Lethbridge Herald, The (Newspaper) - May 26, 1970, Lethbridge, Alberta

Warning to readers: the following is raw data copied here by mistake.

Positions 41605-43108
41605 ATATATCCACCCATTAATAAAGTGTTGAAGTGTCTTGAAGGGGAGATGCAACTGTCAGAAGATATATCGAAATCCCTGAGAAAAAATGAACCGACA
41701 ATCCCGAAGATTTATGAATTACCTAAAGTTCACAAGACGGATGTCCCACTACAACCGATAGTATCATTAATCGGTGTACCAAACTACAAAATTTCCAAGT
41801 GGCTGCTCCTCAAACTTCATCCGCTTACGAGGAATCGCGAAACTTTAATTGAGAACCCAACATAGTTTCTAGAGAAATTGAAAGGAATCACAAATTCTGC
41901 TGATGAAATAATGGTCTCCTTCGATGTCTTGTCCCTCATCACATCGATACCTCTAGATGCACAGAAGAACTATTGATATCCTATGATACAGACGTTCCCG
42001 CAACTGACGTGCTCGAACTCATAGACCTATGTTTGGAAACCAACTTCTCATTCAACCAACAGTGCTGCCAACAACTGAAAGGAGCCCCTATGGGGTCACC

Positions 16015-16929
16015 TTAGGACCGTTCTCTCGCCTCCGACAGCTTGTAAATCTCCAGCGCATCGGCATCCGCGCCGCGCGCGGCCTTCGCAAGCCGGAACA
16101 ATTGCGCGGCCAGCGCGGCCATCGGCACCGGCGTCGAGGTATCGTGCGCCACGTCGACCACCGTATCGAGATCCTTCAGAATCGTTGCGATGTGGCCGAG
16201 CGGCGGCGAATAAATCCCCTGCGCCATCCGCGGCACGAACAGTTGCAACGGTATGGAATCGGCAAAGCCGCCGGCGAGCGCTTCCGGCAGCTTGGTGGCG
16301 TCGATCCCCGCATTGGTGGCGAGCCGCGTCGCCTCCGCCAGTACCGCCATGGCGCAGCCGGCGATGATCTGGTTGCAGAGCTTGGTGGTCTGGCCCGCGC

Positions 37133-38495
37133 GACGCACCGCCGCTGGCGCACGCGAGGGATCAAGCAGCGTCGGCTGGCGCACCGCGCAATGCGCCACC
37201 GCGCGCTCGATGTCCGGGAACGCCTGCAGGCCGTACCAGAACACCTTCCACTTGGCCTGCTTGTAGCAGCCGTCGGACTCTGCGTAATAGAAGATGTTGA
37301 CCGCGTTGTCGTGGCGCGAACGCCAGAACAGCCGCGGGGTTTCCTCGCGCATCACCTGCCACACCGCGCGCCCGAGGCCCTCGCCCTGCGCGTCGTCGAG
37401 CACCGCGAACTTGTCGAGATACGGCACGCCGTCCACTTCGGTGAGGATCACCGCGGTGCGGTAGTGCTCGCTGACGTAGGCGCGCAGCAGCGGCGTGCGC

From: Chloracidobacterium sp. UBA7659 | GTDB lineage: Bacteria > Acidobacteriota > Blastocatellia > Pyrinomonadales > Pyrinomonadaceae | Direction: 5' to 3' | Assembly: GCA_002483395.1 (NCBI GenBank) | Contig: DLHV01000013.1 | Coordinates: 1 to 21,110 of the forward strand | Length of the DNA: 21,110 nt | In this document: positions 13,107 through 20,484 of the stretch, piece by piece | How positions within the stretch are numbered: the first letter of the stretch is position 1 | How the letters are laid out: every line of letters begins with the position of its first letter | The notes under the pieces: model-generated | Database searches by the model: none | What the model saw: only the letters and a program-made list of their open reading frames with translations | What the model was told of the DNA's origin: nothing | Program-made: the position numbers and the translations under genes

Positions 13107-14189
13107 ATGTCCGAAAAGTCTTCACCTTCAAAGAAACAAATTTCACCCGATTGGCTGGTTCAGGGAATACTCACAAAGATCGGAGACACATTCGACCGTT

y. May it, THI LETHMIDGI HHAIB 13 Toronto Market Makes Recovery TORONTO (CP) The To- ronto stock market edged up in light mid-morning trading today from its sharp opening loss. On index, industrials were down .65 to 144.63, golds 2.18 to 143.67, base metals to 84.34 and western oils .01 to 114.04. The industrial index was down 1.01 points to 144.27 after 10 minutes of trading. Volume by 11 a.m. was shares, up from at the same time Monday. Losses outnumbered gains 265 to 69 with 194 issues unchanged. The market posted its sharp- est drop Monday since 1963. The industrial index was down 6.09 points to 145.28. Wall Street, which fell Mon- day to its lowest level since 1962, showed a small gain this morning. The gaining sectors at the To- ronto market were industrial mining, oil refining and steel. Among advancing issues, Fal- conbridge was up 1% to 127, Homa A, to and Noranda to Alcan gained to Walker, Gooderham, to 37% and Moore to 29. LIGHT TRADE MONTREAL Montreal stock market moved lower in light trading today but losses were not as widespread as on Monday when the in- dustrial index dipped to a three-year low. Unlike Monday, some plus signs were scattered among the declines. Price changes were generally narrow although the market continued to indicate investor pessimism about the economy. fell Hi to 9 on a 220-share trade, Denison dipped 1 to 24, the Toronto Do- minioii Bank and Gulf Oil Canada to Imperial Oil was steady at 17. IOS Ltd. rallied 10 cents to 2.70 following a report that Daiwa Securities Co. of Japan was ready to take part to any consortium that might be formed to help save the finan- daily-troubled mutual-fund firm. Petrofina Canada gained 1 to Noranda to 26 and Vel- ofo Industries to On index, industrials were off .74 to 147.83, utilities .54 to 117.54, banks 3.62 to 150.26, the composite .98 to 142.70 and pa- pers .64 to 94.54. Combined volume on the Montreal and Canadian Stock Exchanges was shares at 11 a.m. compared with at the same time Mon- day. DJAUP NEW YORK (AP) The stock market moved higher early today after recovering from mild early losses. Trade was moderate. At noon the Dow Jones aver- age of 30 industrials was up 3.53 at 644.92. Earlier it had been down more than four points. Among Canadians, Walker Gooderham, Alcan and Inco each rose and Granby Mining Hog Prices EDMONTON (CP) Prices today provided by the Alberta Hog Producers Marketing Board. Edmonton: Quoted 29.55, sell- Ing 29.55, average Monday 29.83. Red Deer: Quoted 29.75, sell- ing 29.75, average Monday 29.83. Calgary: Quoted 29.75 to 30.05, selling 29.75, average Monday 30.36. Lethbridge: No sales, aver- age Monday 30.11. Lloydminster: No sales, av- erage Monday 29.54. Grande Prairie: No sales to- day or Monday. Sows 22.00. Hog sales' to 11 a.m.: 933. Hog sales Monday, Pro- vincial average 29.90. V Hudsons Bay Mining fell 1 and Canadian Pacific On the American Slock Ex- change, Scurry-Rainbow anc Canadian Marconi each fell and Brascan Ltd. was up Grain Prices Winnipeg Grain Prices WINNIPEG (CP) Liquida- tion pressure eased on rape- seed on Ihe Winnipeg Grain Exchange today as a rally pat- tern kept price levels steady a Monday's close levels. Flax had only a light trade with some crusher and export er buying. There was a fairly good vol ume of trade in barley July and October futures. Exporters domestic shippers and malt sters were buying with all of fers coming from the Canadian Wheat Board. Rye had a light trade, con fined to inter-month spreading with locals and commission houses on both sides of the market. Trading was light in oats with prices at previous close levels. Monday's export loadings o: Canadian Wheat included 75, 000 bushels to Germany and 74, 053 to Russia. Volume of trade Monday in- cluded bushels of flax of rapeseed and of rye. Prices for class two whea for export to countries outside IGA: 1 Nor 2 3 4 5 6 1 Durum 2 3 IGA prices: 1 Nor 2 1.767s; 3 4 5 6 Du- rum 2 3 High Low Close Flax May 277% 277 277 Jly 275% 274% 274% Oct 273% 272% 272% NOT 28854 Rapesced May 299V4 292 299% Jly 301% 294 SOOVi Nov 250'A 246 247% Jan 242 239 240% Oats May 75 Jly 75'A Oct 76% Dee 76% Barle'- May 109 Jly 109% Oct 110% Dec 110% Rye May 101% 101% lOlVs Jly 103% 103 103% Oct 107% 107% Dec 109% First Backslide In Mortgages WASHINGTON (AP) Inter- est rates on conventional home mortgages in the United States has dropped for the first time in 18 months, but the governmenl doesn't believe the one montt reversal is enough to be callec the start of a trend. The aver- age effective, rate on mortgages in April dropped to 8.40 per cent from 8.47 in March. It was the first backslide for the indicator since November, 1968, when rates fell to 7.21 per cent from 7.23 in October. Net Earnings By THE CANADIAN PRESS Beaver Lumber Co. Ltd., three months ended Marth 31: 1970, 7.3 cents a share; 1969, 12.4 cents. Canadian Breweries Ltd., three months ended March 31: 1970, 3.4 cents a share; 1969, 6.2 cents. Laurentidc Financial Corp. Ltd., three months ended March 31: 1970, 1! Smitty's Pancake House Franchise Available Excellent location in Marathon Development in City of Lethbridge to be open about Octo- ber, 1970. Cash required approximately Capital investment returned in ap- proximately four years. For further information please write or phono SMITTY'S PANCAKE HOUSES LTD. 709 8th Ave. S.W., CALGARY, Alberta. 263-5683 (403) Livestock Lethbridge Livestock (Supplied by Canada Departmenl of Agriculture) On offer to 11 a.m. 125 cattle. Receipts mostly slaughter steers. Cattle market active. Good and choice butcher steers meeting an improved demand prices 25 cents higher. Me- dium grades 50 to higher. No butcher heifers sold early. The few cows on offer sold at strong prices. Medium and good sleeker and feeder cattle steady to strong. Choice steers 31.25 to 21.90; good 30 to 31; medium 28 to 29.50. Good cows 22 to 23.25; me- dium 20.50 to 21.50; canners and cutters 17 to 19.50. Good bulls 26 to 27. Good stocker steer calves 35 to 37; good stock' heifer calves 32 to 34.50.. Butcher hogs sold Monday f.o.b. Lethbridge 29.75 to 30.40 base price. HOG SALES Monday sales hogs. All classes of weaner and feeder hogs met fair demand. Wean- er's sold steady to strong. Light feeders under 100 Ibs. 1 to 2 dollars per head lower. Heavy feeders over 100 Ibs. about steady to or more lower. Weaners 16.50 to 23.25; light feeders under 100 Ibs. 23.50 to 18; Heavy feeders 100 to 130 Ibs. 28.25 to 33; Heavy feeders over 130 Ibs. 33.50 to 35. All prices per head. Light feeders under 100 Ibs. sold from 31 to 40 per hundredweight. Heavy feeders over 100 Ibs. 22 to 28 per hun- dredweight. Heavy feeders over 100 Ibs. 22 to 28 per hun- dredweight. Bred sows and gilts 67.50 to 90 per head, Calgary Livestock CALGARY (CP) On offer to 11 a.m.: about 700 head, mostly slaughter cattle. Trade was active with a good local and out of the province demand. Steers sold a full 50 cents1 higher. Heifers were steady with1 heavy heifers scarce. Cows were fully steady. Bulls were unchanged. Choice steers 32 to 32.80, good 30.75 to 31.75, medium 29.25 to 30.50; choice heifers 29 to 29.50, good 28.25 to 28.75, medium 27 lo 28; good cows 23 lo 24, me' dium 21.75 to 22.75, canners and cutters 19.50 to 21; good bulls 27.50 to 29. Replacement cattle were scarce, being mostly yearling steers weighing more than 750 pounds. Good feeder steers 23 to 23.70; good feeder heifers 28 to 29.50; good feeder cows 21.50 to 25. There were no stock or slaughter calves on offer. There were no hogs f.o.b. Cal- gary to 11 a.m. Portland Livestock PORTLAND (AP) Cattle and calves 4150; slaughter cat- tle steady to 50 higher. Slaughter steers, choice 850 to Ib. 29.50 lo 31.25, good 26.25 to 29.00; slaughter heifers choice 27.25 to 29.75; good 24.50 to 27.50; slaughter cows utility 20.00 to 23.00; slaughter bulls commercial and good high dressing 30.00 to 30.75, commer- cial 26.25 to 28.00. Farm Credit Board Not The Answer EDMONTON (CP) A fed- eral provincial agricultural credit board is not the answer to farmers' difficulties, Uni- an organization of AI- herte Fanners and their asso- ciates, said here. A prepared statement quoted Paul Babey, Unifarm presi- dent, as saying high interest rales would make borrowing from a farm credit agency un- profitable, especially with Ihe small returns farmers now are receiving. DISCRIMINATION SEEN Mr. Babey said regarding the kind of credil board recom- mended by the federal govern- ment's task force on agricul- ture, that no amounl of credil structuring will correct the sit- nation unless farmers' returns are brought into line with the cost of borrowing. Mr. Babey said the task force recommendation for removal of all .agricultural subsidies is "an example of continuing dis- crimination against the food producer." other industries are protected by tariffs, import quotas or special tax conces- sions Canada has expected its agricultural industry to operate under a different set of Mr. Babey said. Potato Futures WINNIPEG (CP) The Mari- ime Potato Futures Market was inactive Monday with pric- es steady at previous close lev- els. Open High Low Close Fri. Nov 2.10B 2.10B Mar S.GOA2.60N MISCELLANEOUS QUOTATIONS Vancouver, Calgary, Montreal (Supplied by Doherty, Roadhouse and McCuaig) LAST BID OR SALE a.m. Buoto) a.m. Quotes) i.m. Quaint WESTERN OILS Husky Oil Husky Oil In Pro Pipe wti Inter steel Pint Jefferson Lake. Joule! Kaiser Res Kom Kotla L ont Port Cem 6.62'A MGF Man .82 Newconex 18.75 Pacific Pett Rank Org Hold Shell Inv shell In Pfd Shell Inv Wll Sicks Ranter West Cdn Seed .90 Whltepass Yule. 5.10 CALGARY 5.85 Acroll Ana Pete Barons Oil North Cont Plains Pete Wert Warner Leduc Cal Madison Qulnalta...... Rexdale PIPELINE STOCKS Alia Gas Tr A 37.00 Alta Gas Tr Alta Gas Nat 19.50 Cdn West Nat-Gas 15.00 _____....... North and Cen 10.62'A Kamloops Con North and Cen B P 22.00 Lornex Almlncx Asmera Banlf Can South Cdn Delhi Cdn Ex Gas Cdn Grlgol Cdn Homestd Cdn Ind Gas Oil Cdn Long Is Cdn Super Cen Del Rio Charter Chleftan Dynamic Pete French Pete Gt Plains Mill City New Cont North Cdn Oil Numac Permo....... Petrol Pinnacle Place Gas Ponder Ranger Scurry Rain 2.90 3.05 MISCELLANEOUS INDUSTRIALS Atco Ind 7.00 Aquatalne 22.214.171.124 3rit Nlld 3.80 Cdn Brew A Pfd 31.00 Spooner Triad West Decalta 3.75 7.25 6.75 2.70 2.75 3.CO 5.95 4.80 fl.00 6.25 6.00 1.07 4.50 16.00 1.10 90 65 84 43 4.00 13.75 7.50 Northwest Fin 9.13 3.11 145 Northwest Gr 3.74 4.00 6.90 Growth Equity 4.93 5.42 Group tncomt 2.53 2.7: 4.87V1 Investors Gr 7.21 10.07 1 23 Investors MUt 4.50 5.93 Mut Ac Fund 3.91 4.30 Mut Gr Fund 3.47 3.74 Nat Resources 5.94 4.51 Prlnlclpal Gr 3.35 3.49 Prov Mut 5.40 4.1 Royfund 4.35 4.49 United Ac 3.90 4.29 VANCOUVER Anuk .............17 Arctic Mining .18 Atlas Ex .........80 Beth Copper 13.23 Block Brifhers 2.75 Brenda 7.25 Brenmac .........45 UOO l.SS 1.60 2.W 4.75 1675 11.12VS 900 21.25 21 50 7.30 400 200 14.00 B.C. 15.00 Capt Inter Churchill Cop SSW Crest For Ind 'S Croyden .17 Cdn Hydro" CarT 9'.3714 Trans Cdn Pipe Lytton Mln _. _ _.. r, Mount Wash Cdn Pac In Pfd CPR Pfd Cygnus A Cygnus B Cum Pr Gt Cdn 21 00 Trans Cdn Pipe A 51.00 8 12'A Trans Prairie Pips 11.25 Madrona 325 Westcoast Trans 16.75 New Cronln Western Pacific 3.50 New Imp Mines 8.00 MUTUAL FUNDS Okanogan Hel 3.20 A.G.N. Special 2.03 Primer Gt Cdn OH S 6-75 96.00 All Cdn Com 5.99 6.44 Silver Std. 2.50 2.40 25 Dynasty Endako 10.75 Fort Reliance .40 Futurity .38 1.50 2.50 3.60 .09 .07'A 7.40 1.40 .10 .25 .OSVi 2.00 2.40 .11 1.20 Key Indust Growers B Hy's Inter Brew Jericho Home A 10.12'A All Cdn Div 6.93 7.57 T.C. Sx Home B 12.75 All Cdn Ven 2.96 3.24 Trojan Hud Bay Co 12.50 Amer Gr Fund 4.02 4.42 West Mines Hud Bay-OH 33.50 Coll Mut 4.76 5.23 Westcoast Res Hud Bay Oil P. 47.00 Commonwealth 10.41 11.40 West Ex Hugh RUSS Pfd Corp In 4.51 4.57 Utica 3.35 .18 TORONTO MINES, INDUSTRIALS Supplied by Richardson Securities of Canada LAST BID OR SALE a.m. Quotes) a.m. Quotes) a.m. Quotes) INDUSTRIALS Alcan Algoma Steel Atco Ind Atlan Sugar Bell Tel Brazil Trac B.C. Tel Burns B.C. Forest B.C. Sugar CAS Ind..... Cdn Brew Chcmcell Cal Cellulose Cal Power Coron Credit CWN Gas Cdn Indust Cdn Marconi Cdn Vfckers Chrysler CPR Comlnco Cons Bafh Cons Gas Dist Sea Dom Bridge Damtar Dom Texlile Dom STores Dome Pete Fam Play Fd of Amer Gt Cdn Oil Gen Motors Gt Lakes Pap Gulf oil Cda Hawker Sid Huron, Erie Hiram Walk Imperial Oil Imperial- T.ob Int Nickel Int Pipe Inv Gp A Int Utilities Indust Accept Laruentide Kelly Doug A Loeb Loblaw A Metro Stores Massey Ferg McMillan Bloe Moore Corp Molson's A Molson's B North, Cent 8.75 Pemblna Pp Power Corp 11.50 Price Co 7.00 Rothamns 5.50 Shell CDA 38.75 Simpson's Simp Sears 56.00 Steel or can 7.25 Selkirk A Texaco Traders Gp A Trans Mtn Pp Trans can Pp Union Gas Union Oil Versatile Mfg Westeel..... Union Car Western's B Woodward's A West Cdn Sd Zenilh Elec BANKS Can Imperial Montreal Nova Scotia Royal...... 12.50 Tor-Dom 13.00 MINES 9.75 Acme1 Advocate Asb. 37.00 Akaitcho 8.00 Area Mines Belcher Iron Black Bay Bralorne Broulan..... Bethlehem Brunswick Canada Tung. Cassiar 25.00 15.25 3.50 6.75 500 21.00 .85 10.50 9.00 2.65 6.75 21.00 53.00 22.00 75.50 73.00 41.00 42.00 3.00 45.50 20.00 H.2S 1.75 14.50 37.75 25.25 11.75 29.00 2.80 B.50 12.25 central Pat. 72.50 37.25 18.50 6.25 27.00 11.00 3.35 6.00 4.25 6.00 16.00 n.oo Chlr Conwest Cons. Rambler Coin Lake Cochenour Craigmont Dickenson Mine Denison Mines Deer Horn D'Eldona Dome Mines Donalda 26.62'A niscovery 29.35 East Malartic 12.50 East Sullivan 12.50 Fa I con bridge Frofaex....... 17.50 First 6.25 Giant Y.K..... Gortdrum 15.25 Gunnar Granduc..... 15.00 Headway R.L. 24.00 HoIIInger..... Hud. 'Bay M-S 6.00 Hydra Ex...... 19.00 Highland Bell 7.75 Iron Bay..... 14.00 Iso.......... Jollet Quebec Kerr Addlson Key Anacon Labrador Lake Shore Leitch....... 18.75 Langis Silver 15 00 Macassa 1.90 Madsen R.L. 1.60 Malartic G.F. Martin McNeely Maybrun..... 13.50 Maclntyra' 16.50 Meta...... Mtdrim 17.25 Inter Mogul New Alnona New Calumet 1.60 New Imperial .43 Noranda..... I.eo Northgate .40 Opemiska .07 Osisko....... 1.25 Patino....... Pine Point 13.50 Placer Dev. 5.10 P.C. Exp..... Quebec Man Rayrocx Radiore.......... Rio Algom Roman Corp. Silverflelds Sherritt Gordon .42 Silver Miller 10.50 Steep Rock 1.45 Siscoe Tek Corp..... .07 Texmont..... .63 Upper Canada Western Mines Wright Har. WHIroy....... Windfall Yellowknlfe Br. Zenmgc..... 1.95 1.10 7.25 .80 .14 50.00 .24 1.30 1.10 5.35 126.00 .14 1.10 7.75 2.50 .91 10.50 27.35 20.25 3.00 2.45 1.35 .23 10.25 .38 27.50 3.00 3.30 1.35 1.03 .85 .12'A .27 8.00 .14 .22 1.92 10.3716 12.50 .30 24.00 36.50 22.00 .54 17'A l.Ofi 15.12Vi 5.75 1.90 .05 3.10 I.EO 5.25 1.34 3.65 1.60 1.46 .14 3.35 .11 NEW YORK STOCKS Supplied by Richardson Securities of Canada Amr T and T Montgomery Ward 38.25 20 Golds 144.64 off 1.21 Anaconda .......2U7U Stirs............. 52.12Vjlo Base Mets 84.47 off 1.37 Bth Stee] Std Oil of N.J. 51.75 15 West Oils 112.89 off 1.16 Chrysler Texas Gulf 114.62'AVolume Comsat 26.37V! Texas Co.......25.25 NEW YORK AVERAGES Duponl 101.25 Woolworln 26.00 30 Industrials 640.41 off .75 Gen Motors 61.12V, VVestinghouss Elec 54.75 20 Rails 134.14 up .27 Gulf U.S. Steel .....31.25 IS Utilities 98.51 off 22 Int Harvester 23.75 TORONTO AVERASES 65 Stocks 211.73 off 12 Kenn Copper 20 Induslrlals 144.13 off 1.55Volume Aboard 3.S. Fear Must Be Conquered Is Unlocked By JOHN MIKA Special to Herald ABOARD S. S. MANHAT- TAN After all the expense, the technological expertise and data-gathering research it still boils down to man conquering fear before he unlocks the door to the unknown. And the Manhattan, which has turned around to head home from her second voyage of discovery, has aboard Ihe combination of daring and data for unlocking the frigid doors to ths vast northern treasure house. Parts of the combination were found in an old and oft- used drawer labelled Newton's Second Law. And another part was found in the courage of skilled semanship which could bring the command to paraphrase 'damn the icebergs, full speed ahead' because beyond Ihe fearsome mountains of ice could be spotted telltale greenish cracks and tiny patches of blue water. Together, this combination has done more than prove that oil can be shipped through the frozen ocean. It could be as important to the development of the whole Arctic as the trans- continental railway was to the south. Spinning off the same com- bination, with only minor va- riations in the sequences ac- cording to locality are these other possibilities cited, for others, by excited northerners. Al Pond Inlet on the north- east coast to Baffin Island where Manhattan came within almost a score miles last week, Ihe vision arises of a year- round dock nearby for loading huge iron ore carriers. Only 60 miles inland, Baffin- land Iron Mines Ltd. has the biggest high-grade iron dis- covery in the world with drill- ing t e s t s indicating 127.7 mil- lion tons of ore averaging al- most 70 per cent a mountain of iron pure enough to strip and ship direct, with- out leaving piles of tailings as a mixed blessing with the jobs, railway and new townsite it means for Eskimo and whites alike. The Manhattan's side trip to this vicinity proving that sea lift was possible outside of the six-week ice-free period .is a vital step towards a proposed million investment before the iron gets to market. The Eskimo community of Arctic Bay, more than 450 miles north of the Arctic Circle could be the first to benefit in the eastern Arctic from Man- hattan's feasibility studies. Texas Gulf Sulphur, which owns a property in nearby Sirathcona Sound proven at 12 million tons could produce up to tons of concentrates annually, mostly h i g h-grade zinc but some lead and silver to. If the company goes ahead, with the help of ice-breaking ore carriers, it is expected to provide jobs for up to 70 Arctic Bay Eskimos. The optimistic talk Is that It will go into pro- duction in two years as the first working mine in the east- ern Arctic. There's eager speculation in Frobisher Bay too bustling distribution and administrative centre of complete with a busy jetport and a high-rise complex of apartment-hotel, of- fice and commercial slralfigically located between the entrance gates to the Northwest Passage and Hud- son Bay. Turning Hudson Bay into a year-round shipping route to the geographical heartland of Canada now is within the realm of possibility. Lloyd's of London's refusal to provide insurance for ships en- tering Hudson Strait between October and July already ignored by small Russian freighters with ice-breaking ca- pabilities which sail to Church- ill up to December may fall by Ihe wayside. The Manhattan which is being considered for the U.S. grain run to India and Paki- stan herself has left visions in her wake of massive wheat carriers and ore ships some- day loading at Churchill and punching through the winter ice to open water inside of 10 days. Besides shipping cargoes oul, Ihe huge ice-breaking ships might bring supplies to Can- ada's north in the future. Each summer for the past decade, the Canadian Coast Guard has landed about tons of supplies for government installations along the Arctic coastlines and has had to em- ploy a fleet of almost 30 of its own and chartered ships to do it. A single super-ship could de- liver twice the quantity in a month-long voyage at any time of the and much more than Chat amount will be need- ed soon to meet the supply de- mands of a resources boom that is rapidly gathering way. And, if year-round super- tankers become important to Egg, Poultry Market Report EDMONTON (CP) Weekly egg and poultry report issued by the Alberta department of agriculture. large' 33; A medium 30; A small 18 to 19; B 16; C 12; Cracks 13. To large 44 to 45; A medium 41 to 42; A small 29 to 33; B 30 to 31; C28 to 29; Cracks 28 to 29. (three cents extra in To consumers (in cartons) A large 46 to 39; A medium 43 to 47; A small 33 to 41. Poultry To producers live No. 1 20. 12, 12 to 18, over 18. 26. Live No. 2 chicken broilers, Turk- eys under 12, 12 to 18, over 18, 24. Alaska's north slope o 11 devel- opment, then they also will vital to Canada's Arctic oil fu- ture which, potentially, is much richer. The Canadian Petroleum As- sociation recently took all estimates of oil companies ex- ploring in Canada and com- puted an ultimate oil potential totalling 120 billion barrels for all the sedimentary areas in the country and oh fa conti- nental shelves. About 50 billion barrels, just over 40 per cent of total Ca- nadian potential lies in the Arctic Archipelago and the Mackenzie Delta. That's al- most double the estimated po- tential of Alberta, Saskatch- ewan and Manitoba put togeth- er. "Between the Leduc discov- ery in 1947 and 1969, the oil in- dustry spent some billion on exploration in Canada, in- cluding only about million in the points out Harry Woodward, chief of the mineral section in the Northern Econ- omic Development Branch in Ottawa. "By those figures, we can expect that the oil industry will spend to billion north of the Arctic circle in the decade or two to realize the po- tential that is there." Japan Plans Probe On Coking Coal TOKYO (AP) Japan over- seas Coking.Coal Development Co. said today it plans to inves- tigate the possibility of develop- ing coking coal resources in Canada amd Australia. The investigations will cover certain areas in Alberta and certain regions in New South Wales and Queensland prov- inces of Australia. The company said it hopes tt will be able to develop new coal resources in Canada and Aus- tralia capable of supplying Japan with tons of cok- ing coal a year. Canada and Australia already are substamtial suppliers of cok- ing coal to the Japanese steel industry. In Alberta, Mclntyre Porcu- pine Mines Ltd. has a contract to deliver tons of coal to Japan starting Aug. 1. The 50-year contract is esti- mated to be worth at current prices although the contract contains a price-escal- ation clause. Mclntyre's operation Is at Grande air miles northwest of it has leased acres con- taining a low-volatile coking coal. The company mines coal for shipment to Japan where it is converted into coke. WINNIPEG (CP) The Win- nipeg Beef Futures Market was quiet Monday with some smal trade in the July future at pre- vious close levels. Open High Low Close Fri Jly 31.15 31.15 31.15A Sep 29.30 29.30 29.25 29.25 29.50B Nov 29.00 29.00 29.00N College Mercury Appointment STEVE DAKU Mr. Glen Richardson, General Salej Manager of College Mercury is pleased lo announce the appoint- ment of Mr. Sfeve Daku as sales representative. Steve is man and has over 12 years in the Auto- motive field. He welcomes ail his many friends and customers to drop into Col- leg Mercury and sea him For your auto needs.